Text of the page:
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Underground to Palestine by I. F. Stone
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Underground to Palestine

by I. F. Stone

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This is a good story by a journalist who shadowed a group of Jews during WWII during their journey from Poland to Palestine, traveling as they did, in trains, on foot, and by boat, trying to avoid Nazis and their colaborators. He attempted to go all the way with one group, but that did not work out. Still, he captured the essence of such a trip. ( )
  br77rino | Apr 18, 2010 |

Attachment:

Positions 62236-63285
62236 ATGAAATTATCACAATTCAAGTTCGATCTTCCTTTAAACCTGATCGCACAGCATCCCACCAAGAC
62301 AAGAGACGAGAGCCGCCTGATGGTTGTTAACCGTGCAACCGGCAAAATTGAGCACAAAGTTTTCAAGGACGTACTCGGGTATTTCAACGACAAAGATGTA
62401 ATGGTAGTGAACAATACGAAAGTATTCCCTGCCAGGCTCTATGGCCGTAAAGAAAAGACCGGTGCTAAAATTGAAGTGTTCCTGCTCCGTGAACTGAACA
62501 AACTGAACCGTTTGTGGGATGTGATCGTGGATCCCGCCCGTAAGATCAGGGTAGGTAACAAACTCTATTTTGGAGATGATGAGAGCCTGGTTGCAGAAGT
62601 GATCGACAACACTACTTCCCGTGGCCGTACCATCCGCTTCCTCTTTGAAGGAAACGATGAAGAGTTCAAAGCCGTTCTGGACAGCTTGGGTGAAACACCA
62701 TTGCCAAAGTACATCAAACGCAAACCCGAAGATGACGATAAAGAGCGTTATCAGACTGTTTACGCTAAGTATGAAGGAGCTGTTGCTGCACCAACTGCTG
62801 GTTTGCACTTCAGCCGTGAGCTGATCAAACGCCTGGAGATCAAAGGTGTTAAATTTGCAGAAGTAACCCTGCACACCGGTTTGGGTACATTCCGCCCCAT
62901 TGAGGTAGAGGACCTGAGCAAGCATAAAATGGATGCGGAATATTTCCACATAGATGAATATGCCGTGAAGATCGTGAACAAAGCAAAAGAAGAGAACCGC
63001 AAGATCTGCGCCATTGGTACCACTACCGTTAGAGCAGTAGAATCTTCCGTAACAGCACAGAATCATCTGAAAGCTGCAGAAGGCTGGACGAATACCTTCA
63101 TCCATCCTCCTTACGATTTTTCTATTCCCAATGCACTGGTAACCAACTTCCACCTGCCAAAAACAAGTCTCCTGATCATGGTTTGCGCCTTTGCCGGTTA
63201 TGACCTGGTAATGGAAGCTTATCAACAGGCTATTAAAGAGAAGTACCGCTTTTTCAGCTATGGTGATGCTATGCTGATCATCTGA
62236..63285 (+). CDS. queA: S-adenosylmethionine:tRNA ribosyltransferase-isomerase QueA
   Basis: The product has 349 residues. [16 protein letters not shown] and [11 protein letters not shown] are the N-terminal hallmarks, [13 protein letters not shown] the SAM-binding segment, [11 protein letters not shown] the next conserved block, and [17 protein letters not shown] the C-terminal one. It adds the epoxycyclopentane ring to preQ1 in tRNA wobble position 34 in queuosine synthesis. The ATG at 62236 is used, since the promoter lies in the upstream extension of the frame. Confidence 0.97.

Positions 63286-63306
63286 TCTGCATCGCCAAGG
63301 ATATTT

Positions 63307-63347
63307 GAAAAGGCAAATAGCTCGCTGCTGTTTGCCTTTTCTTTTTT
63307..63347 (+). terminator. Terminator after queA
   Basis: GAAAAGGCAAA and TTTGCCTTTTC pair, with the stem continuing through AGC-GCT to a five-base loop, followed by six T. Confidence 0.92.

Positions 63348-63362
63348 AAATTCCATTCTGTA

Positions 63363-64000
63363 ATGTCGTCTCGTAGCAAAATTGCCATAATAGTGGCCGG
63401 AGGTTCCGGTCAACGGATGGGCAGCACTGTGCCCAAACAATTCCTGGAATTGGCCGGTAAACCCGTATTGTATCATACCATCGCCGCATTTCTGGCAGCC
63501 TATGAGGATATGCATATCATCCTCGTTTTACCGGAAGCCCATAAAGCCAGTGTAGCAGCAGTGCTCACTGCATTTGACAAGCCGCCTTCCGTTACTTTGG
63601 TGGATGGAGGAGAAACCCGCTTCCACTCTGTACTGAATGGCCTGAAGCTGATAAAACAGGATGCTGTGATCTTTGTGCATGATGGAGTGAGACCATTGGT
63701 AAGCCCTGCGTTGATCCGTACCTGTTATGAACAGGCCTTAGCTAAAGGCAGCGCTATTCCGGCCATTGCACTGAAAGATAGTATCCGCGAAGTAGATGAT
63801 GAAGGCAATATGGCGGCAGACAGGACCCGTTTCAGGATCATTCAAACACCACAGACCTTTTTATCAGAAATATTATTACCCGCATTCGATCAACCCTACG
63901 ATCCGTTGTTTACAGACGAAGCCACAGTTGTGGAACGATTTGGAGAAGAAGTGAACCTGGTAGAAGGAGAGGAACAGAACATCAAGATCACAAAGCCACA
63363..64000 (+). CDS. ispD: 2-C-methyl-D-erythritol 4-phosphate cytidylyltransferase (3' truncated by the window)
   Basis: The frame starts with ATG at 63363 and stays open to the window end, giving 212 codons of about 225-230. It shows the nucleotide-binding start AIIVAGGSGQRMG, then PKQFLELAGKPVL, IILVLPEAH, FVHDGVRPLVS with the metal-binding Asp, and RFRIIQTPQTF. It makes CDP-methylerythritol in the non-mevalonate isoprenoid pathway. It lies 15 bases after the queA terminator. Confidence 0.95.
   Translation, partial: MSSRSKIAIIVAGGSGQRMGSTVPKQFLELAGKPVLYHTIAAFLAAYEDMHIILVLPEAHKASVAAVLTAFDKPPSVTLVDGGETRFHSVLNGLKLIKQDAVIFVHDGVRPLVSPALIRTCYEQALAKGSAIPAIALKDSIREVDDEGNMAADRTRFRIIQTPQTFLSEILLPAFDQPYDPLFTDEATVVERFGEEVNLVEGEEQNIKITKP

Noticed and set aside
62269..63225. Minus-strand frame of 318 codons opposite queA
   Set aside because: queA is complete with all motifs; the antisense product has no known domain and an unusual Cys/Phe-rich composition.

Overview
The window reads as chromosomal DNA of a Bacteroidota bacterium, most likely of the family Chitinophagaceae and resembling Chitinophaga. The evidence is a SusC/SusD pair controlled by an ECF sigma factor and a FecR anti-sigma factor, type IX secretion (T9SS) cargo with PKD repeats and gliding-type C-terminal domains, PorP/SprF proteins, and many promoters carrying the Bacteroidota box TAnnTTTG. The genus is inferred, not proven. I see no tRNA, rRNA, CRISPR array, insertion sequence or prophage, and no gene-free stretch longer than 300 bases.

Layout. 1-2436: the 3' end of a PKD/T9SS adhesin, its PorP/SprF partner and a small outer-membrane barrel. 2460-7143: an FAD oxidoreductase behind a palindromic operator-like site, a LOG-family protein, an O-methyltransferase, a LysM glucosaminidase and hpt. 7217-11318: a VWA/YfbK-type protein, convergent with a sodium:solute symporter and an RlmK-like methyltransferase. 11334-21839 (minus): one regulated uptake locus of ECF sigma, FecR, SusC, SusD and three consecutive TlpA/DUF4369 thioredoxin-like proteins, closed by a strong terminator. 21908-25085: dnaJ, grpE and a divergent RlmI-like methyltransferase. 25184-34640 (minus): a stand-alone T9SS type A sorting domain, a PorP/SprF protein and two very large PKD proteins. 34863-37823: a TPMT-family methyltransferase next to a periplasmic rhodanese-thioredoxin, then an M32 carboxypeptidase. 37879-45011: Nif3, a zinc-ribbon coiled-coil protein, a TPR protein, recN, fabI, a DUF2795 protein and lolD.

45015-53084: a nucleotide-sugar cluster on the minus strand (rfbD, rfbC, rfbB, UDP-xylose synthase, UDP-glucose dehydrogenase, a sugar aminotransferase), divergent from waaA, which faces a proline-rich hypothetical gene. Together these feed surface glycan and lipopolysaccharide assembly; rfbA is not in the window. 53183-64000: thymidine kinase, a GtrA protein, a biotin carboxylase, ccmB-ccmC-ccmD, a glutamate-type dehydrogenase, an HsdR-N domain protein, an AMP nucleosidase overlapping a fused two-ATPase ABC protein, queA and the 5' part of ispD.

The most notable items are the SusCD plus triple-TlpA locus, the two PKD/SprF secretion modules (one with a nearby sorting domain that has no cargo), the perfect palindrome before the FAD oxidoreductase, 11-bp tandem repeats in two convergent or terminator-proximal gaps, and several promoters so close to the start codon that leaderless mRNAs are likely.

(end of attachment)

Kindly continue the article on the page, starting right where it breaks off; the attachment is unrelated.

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A moving and unforgettable eyewitness account of the courageous exodus of Holocaust survivors from post-World War II Europe to the Promised Land, now expanded with Stone's frontline reporting on the Arab-Israeli crises of 1948-49 and the Suez War of 1956, and with a new foreword by D. D. Guttenplan In the spring of 1946, American journalist I. F. Stone embarked on an incredible adventure, accompanying Holocaust survivors as they made their historic voyage from Eastern Europe to the biblical Promised Land. Undertaken in secrecy against the strict orders of Palestine's British colonial governors, this harrowing escape began in the displaced persons camps of Germany and Poland. An illegal convoy of the homeless, proud, and determined, these refugees traveled by train and by foot across the European continent before boarding the ship that would carry them past the British blockade to their ancient, ancestral home. No account of the historic twentieth-century exodus is as poignant, powerful, exhilarating, and dramatic as this acclaimed first-person narrative. Through the words of author I. F. Stone, one of America's most provocative and revered investigative reporters, these courageous men, women, and children live again. Largely implicit but nevertheless unyielding is Stone's belief in a binational Arab-Jewish state, a creed unacceptable to the Zionist movement of the time. Included are essays written in the years following Israel's establishment, reflecting on the state of the newly reborn nation and the volatile situation in the Middle East thirty years beyond the establishment of Mandatory Palestine. Caught between the immediate, innate sense of belonging he felt in Palestine and his own developing critique of Zionism, Stone wrote into each of these works a personal struggle, a question of justice unsolved today. With a new introduction by D. D. Guttenplan, this edition reveals a perspective indispensable to understanding past and present tensions in the Middle East.… (more)

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